The field is getting crowded in the race to succeed British Prime Minister Theresa May as head of the Conservative Party, with Health Secretary Matt Hancock becoming the fifth politician to announce he will compete for the post. “Im going to run to be the next prime minister, because I believe from the bottom of my heart that we need a leader for the future, not just for now,” Hancock told BBC4s Today program on Saturday. “Of course weve got to deliver Brexit, and I will, but we need to win the argument for free enterprise and a free society, and do all the other things that we need to do to make this country a great place to live,” he said, adding that “a no-deal Brexit is not an active policy thats available to the next prime minister, whoever they are.” May announced Friday she will resign as Conservative Party leader on June 7, triggering a rapid-fire battle to replace her as Tory leader and prime minister before Britains scheduled departure from the EU on October 31. Hancock j..

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Abortion debate goes mainstream in Malta

MSIDA, Malta — The controversial debate on Maltas stringent abortion laws has shifted from Facebook forums to the highest levels of politics just in time for the European election. In the weeks leading up to Saturdays ballot, the opposition Nationalist Party took out billboard adverts across the island championing the partys anti-abortion message. Its leader Adrian Delia called the European election a “referendum on abortion” — accusing the ruling Labour Party of secretly supporting greater abortion rights. Prime Minister Joseph Muscat was pressed to respond, and said the government doesnt have a mandate to change abortion laws. Ninety-five percent of Maltese do not agree with abortion in the first 12 weeks of gestation (a health service available nearly everywhere else in Europe), according to the most recent polls. In a country with one of the highest number of social media users and some of the strictest abortion laws in the EU, abortion has always been a hot topic on Facebook fo..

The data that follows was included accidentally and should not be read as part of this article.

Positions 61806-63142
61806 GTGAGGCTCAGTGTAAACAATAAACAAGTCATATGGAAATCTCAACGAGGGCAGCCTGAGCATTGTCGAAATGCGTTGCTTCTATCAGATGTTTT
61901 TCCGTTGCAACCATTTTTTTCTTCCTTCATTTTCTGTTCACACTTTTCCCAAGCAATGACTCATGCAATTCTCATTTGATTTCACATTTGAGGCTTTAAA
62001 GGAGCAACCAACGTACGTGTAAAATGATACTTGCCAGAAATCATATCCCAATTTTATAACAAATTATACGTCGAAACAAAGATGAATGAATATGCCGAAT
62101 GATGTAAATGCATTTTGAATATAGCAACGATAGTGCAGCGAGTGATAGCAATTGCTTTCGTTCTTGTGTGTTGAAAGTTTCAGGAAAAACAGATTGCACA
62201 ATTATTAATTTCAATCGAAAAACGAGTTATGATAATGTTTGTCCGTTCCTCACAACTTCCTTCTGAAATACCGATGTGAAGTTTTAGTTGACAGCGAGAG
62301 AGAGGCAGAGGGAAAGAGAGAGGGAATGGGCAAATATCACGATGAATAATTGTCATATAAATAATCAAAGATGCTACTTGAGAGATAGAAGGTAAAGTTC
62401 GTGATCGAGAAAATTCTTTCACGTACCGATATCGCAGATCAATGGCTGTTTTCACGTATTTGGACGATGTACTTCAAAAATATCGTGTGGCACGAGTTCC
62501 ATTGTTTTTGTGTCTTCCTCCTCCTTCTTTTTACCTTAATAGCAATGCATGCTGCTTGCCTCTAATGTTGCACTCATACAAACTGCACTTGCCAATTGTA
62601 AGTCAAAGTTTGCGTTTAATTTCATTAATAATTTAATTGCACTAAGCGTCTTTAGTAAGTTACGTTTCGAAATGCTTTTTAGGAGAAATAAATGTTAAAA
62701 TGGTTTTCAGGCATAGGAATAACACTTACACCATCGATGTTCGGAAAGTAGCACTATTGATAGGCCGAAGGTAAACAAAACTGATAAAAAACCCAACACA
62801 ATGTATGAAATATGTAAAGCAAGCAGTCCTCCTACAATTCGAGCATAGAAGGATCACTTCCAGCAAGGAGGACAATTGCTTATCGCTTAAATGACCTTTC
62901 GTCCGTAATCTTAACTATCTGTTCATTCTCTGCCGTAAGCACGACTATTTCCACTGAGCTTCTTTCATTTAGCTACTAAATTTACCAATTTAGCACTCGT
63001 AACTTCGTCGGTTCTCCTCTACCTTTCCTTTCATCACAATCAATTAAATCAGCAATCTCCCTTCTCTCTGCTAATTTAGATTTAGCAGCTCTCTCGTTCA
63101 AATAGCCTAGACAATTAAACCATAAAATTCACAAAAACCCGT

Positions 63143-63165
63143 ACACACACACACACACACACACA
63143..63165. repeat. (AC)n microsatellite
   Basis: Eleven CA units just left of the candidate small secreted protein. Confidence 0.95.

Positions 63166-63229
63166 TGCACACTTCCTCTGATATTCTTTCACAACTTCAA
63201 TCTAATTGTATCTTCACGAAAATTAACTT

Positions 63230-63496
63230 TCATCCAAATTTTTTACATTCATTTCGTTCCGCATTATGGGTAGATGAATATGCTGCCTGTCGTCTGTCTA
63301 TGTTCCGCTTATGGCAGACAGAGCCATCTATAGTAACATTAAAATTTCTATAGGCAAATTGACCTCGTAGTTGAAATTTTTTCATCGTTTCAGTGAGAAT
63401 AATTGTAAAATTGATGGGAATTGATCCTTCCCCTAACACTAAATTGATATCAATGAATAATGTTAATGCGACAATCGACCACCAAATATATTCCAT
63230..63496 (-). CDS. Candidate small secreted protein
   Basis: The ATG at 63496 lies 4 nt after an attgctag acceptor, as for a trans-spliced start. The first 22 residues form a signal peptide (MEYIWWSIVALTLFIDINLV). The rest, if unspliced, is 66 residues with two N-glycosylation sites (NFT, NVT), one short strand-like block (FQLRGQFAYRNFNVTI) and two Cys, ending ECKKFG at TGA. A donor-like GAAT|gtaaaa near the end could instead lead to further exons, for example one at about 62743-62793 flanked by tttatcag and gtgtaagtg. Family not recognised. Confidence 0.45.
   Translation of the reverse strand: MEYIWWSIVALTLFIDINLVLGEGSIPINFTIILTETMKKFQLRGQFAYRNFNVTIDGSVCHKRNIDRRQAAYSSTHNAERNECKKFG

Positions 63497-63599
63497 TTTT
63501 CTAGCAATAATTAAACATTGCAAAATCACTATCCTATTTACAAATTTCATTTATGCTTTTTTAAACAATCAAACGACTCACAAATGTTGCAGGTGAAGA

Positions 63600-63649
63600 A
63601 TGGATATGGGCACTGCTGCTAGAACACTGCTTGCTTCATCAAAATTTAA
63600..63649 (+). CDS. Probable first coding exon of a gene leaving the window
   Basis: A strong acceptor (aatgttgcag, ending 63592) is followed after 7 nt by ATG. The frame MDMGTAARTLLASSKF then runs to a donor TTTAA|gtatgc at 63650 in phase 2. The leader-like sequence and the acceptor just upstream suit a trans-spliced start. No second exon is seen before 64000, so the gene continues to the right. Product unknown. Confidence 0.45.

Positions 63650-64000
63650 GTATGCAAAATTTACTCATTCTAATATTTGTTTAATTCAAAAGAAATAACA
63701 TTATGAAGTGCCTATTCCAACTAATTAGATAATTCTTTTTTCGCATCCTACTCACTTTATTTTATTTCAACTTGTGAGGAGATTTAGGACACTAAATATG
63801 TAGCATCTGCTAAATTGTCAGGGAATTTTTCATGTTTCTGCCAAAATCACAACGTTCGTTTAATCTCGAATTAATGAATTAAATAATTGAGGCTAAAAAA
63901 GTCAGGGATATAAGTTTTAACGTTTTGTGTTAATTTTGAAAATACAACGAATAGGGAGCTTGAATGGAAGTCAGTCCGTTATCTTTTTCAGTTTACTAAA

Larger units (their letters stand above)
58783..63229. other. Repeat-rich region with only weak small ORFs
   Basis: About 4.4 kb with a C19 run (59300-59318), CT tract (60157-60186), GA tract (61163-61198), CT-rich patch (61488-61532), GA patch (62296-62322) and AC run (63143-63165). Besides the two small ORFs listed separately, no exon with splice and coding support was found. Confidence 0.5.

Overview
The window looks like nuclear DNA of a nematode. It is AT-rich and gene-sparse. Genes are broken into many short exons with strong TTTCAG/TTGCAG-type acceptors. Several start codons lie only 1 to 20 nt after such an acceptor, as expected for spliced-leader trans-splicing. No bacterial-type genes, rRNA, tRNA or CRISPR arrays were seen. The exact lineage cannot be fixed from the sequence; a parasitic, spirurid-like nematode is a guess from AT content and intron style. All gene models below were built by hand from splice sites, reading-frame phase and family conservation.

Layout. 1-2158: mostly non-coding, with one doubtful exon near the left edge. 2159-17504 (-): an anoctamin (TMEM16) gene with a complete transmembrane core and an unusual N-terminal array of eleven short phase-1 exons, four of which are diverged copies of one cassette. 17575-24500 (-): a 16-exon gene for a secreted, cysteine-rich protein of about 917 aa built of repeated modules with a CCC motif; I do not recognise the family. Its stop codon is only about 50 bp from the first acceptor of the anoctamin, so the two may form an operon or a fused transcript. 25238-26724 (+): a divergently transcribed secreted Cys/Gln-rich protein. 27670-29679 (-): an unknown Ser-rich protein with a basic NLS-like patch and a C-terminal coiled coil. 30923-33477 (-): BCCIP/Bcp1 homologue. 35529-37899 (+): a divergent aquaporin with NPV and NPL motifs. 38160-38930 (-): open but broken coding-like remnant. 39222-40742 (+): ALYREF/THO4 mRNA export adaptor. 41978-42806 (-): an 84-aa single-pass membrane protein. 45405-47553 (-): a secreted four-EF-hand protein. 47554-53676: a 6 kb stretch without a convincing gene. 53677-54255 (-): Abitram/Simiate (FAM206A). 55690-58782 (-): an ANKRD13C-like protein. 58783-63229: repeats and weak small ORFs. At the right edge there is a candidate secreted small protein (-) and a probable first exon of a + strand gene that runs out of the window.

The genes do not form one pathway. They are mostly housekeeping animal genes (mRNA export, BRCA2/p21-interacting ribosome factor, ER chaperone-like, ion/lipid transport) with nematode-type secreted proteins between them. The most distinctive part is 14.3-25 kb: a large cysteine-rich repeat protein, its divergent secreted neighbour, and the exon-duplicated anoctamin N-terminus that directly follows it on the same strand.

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Ward closures among UK hospital contingency plans for no-deal Brexit

LONDON — A no-deal Brexit will severely impact hospital services and could even prompt ward closures and interruptions to childrens services, according to planning documents seen by POLITICO. Detailed preparations from 35 hospitals in England describe serious disruptions to the provision of health care services for patients in the event of a no-deal exit from the EU. One hospital said that a loss of EU staff could lead to the suspension of services, while another warned it may be unable to process diagnostic tests for Parkinsons disease because of missing medical supplies. The internal documents, released under Freedom of Information rules in response to a request from pro-Remain organization Best for Britain, include risk assessments and contingency plans formulated by hospitals since the Brexit referendum, as well as correspondence with NHS England, the Department of Health and Social Care and the Department for Exiting the European Union. Opposition Labour MP Paul Williams descri..

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Where microplastics come from …